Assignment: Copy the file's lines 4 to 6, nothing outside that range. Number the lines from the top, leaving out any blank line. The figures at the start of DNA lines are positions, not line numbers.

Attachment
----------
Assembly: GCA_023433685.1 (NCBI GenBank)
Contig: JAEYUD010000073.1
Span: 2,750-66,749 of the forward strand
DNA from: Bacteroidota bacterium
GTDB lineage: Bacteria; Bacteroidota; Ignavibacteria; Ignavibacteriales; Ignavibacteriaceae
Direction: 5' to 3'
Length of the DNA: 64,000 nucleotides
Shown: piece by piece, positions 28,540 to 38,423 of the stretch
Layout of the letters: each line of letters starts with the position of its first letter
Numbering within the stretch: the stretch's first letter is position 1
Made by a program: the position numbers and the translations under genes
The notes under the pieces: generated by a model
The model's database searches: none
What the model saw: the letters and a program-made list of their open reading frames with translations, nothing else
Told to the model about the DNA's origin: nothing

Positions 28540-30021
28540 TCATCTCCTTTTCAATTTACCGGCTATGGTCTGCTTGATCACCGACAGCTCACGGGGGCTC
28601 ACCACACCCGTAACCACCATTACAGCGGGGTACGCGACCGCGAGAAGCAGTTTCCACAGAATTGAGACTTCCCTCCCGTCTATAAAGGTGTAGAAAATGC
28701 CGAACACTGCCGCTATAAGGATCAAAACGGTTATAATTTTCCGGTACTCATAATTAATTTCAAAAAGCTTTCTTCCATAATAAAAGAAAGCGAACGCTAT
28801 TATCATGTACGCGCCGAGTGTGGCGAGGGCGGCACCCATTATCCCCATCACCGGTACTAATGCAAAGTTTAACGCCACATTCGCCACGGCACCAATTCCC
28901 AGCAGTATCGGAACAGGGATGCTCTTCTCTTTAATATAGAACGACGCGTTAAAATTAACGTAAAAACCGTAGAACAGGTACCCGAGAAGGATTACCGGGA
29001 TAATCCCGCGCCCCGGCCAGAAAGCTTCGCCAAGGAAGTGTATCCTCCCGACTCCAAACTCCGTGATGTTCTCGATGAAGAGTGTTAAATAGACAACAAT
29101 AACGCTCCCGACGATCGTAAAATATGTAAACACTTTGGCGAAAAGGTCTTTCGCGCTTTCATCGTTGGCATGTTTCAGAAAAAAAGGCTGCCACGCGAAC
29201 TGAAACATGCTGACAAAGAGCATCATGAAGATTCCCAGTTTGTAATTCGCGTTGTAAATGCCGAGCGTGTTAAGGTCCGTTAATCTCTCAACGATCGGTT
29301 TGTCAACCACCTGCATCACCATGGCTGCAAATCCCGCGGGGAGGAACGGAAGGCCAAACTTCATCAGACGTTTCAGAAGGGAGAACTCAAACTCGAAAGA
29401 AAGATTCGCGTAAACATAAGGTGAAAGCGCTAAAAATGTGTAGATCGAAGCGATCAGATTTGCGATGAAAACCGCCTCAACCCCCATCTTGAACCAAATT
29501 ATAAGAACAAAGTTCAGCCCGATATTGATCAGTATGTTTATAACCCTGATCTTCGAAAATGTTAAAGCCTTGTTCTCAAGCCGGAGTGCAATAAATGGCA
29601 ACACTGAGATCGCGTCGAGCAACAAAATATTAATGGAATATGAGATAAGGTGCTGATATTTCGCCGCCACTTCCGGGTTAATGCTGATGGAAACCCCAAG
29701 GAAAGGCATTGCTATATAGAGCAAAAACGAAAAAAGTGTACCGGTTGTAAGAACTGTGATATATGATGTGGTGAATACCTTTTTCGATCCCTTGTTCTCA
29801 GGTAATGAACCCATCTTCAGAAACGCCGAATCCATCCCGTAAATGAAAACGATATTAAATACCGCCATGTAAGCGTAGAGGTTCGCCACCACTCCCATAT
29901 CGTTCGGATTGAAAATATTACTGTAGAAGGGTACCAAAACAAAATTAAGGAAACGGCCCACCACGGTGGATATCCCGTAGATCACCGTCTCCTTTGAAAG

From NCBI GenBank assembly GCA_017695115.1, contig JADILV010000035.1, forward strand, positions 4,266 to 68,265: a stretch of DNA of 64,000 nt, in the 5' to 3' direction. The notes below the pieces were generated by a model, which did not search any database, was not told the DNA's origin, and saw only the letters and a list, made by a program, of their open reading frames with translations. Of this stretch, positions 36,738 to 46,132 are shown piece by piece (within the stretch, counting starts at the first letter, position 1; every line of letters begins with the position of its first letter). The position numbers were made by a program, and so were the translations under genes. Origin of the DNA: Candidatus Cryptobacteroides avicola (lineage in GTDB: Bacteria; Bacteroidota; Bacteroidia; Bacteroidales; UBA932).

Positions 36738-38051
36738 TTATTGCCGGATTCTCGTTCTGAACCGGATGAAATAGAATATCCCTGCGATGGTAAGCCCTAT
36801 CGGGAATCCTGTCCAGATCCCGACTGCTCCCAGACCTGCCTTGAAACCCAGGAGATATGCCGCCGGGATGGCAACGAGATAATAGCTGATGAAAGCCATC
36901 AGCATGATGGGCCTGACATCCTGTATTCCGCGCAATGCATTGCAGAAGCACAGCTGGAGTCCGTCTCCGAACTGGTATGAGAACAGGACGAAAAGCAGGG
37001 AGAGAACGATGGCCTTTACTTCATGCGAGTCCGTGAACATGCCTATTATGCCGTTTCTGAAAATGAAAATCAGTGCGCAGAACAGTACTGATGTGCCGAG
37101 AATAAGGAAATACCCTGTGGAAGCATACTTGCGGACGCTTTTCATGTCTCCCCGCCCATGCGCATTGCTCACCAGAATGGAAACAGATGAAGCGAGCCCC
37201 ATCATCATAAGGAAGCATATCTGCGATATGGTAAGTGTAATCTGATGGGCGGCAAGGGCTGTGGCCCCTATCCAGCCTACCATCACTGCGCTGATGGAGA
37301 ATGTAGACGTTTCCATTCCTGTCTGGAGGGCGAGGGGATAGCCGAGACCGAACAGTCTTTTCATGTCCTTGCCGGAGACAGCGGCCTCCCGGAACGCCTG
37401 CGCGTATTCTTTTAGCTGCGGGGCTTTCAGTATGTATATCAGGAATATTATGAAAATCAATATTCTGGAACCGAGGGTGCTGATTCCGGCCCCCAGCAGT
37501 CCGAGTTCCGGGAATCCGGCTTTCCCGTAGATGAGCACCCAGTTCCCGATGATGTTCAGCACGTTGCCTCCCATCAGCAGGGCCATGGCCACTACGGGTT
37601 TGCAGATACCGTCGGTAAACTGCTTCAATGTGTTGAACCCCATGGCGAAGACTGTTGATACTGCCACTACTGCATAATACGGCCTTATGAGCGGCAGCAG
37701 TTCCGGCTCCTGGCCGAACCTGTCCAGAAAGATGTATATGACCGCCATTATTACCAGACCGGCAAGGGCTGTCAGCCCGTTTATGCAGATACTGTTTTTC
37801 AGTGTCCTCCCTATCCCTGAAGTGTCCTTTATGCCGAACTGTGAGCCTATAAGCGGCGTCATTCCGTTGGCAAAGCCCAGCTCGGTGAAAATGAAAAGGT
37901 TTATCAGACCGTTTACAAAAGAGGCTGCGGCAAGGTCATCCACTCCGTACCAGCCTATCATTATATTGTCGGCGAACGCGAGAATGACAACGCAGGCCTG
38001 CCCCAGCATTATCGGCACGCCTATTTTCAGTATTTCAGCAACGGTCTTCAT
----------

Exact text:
DNA from: Bacteroidota bacterium
GTDB lineage: Bacteria; Bacteroidota; Ignavibacteria; Ignavibacteriales; Ignavibacteriaceae
Direction: 5' to 3'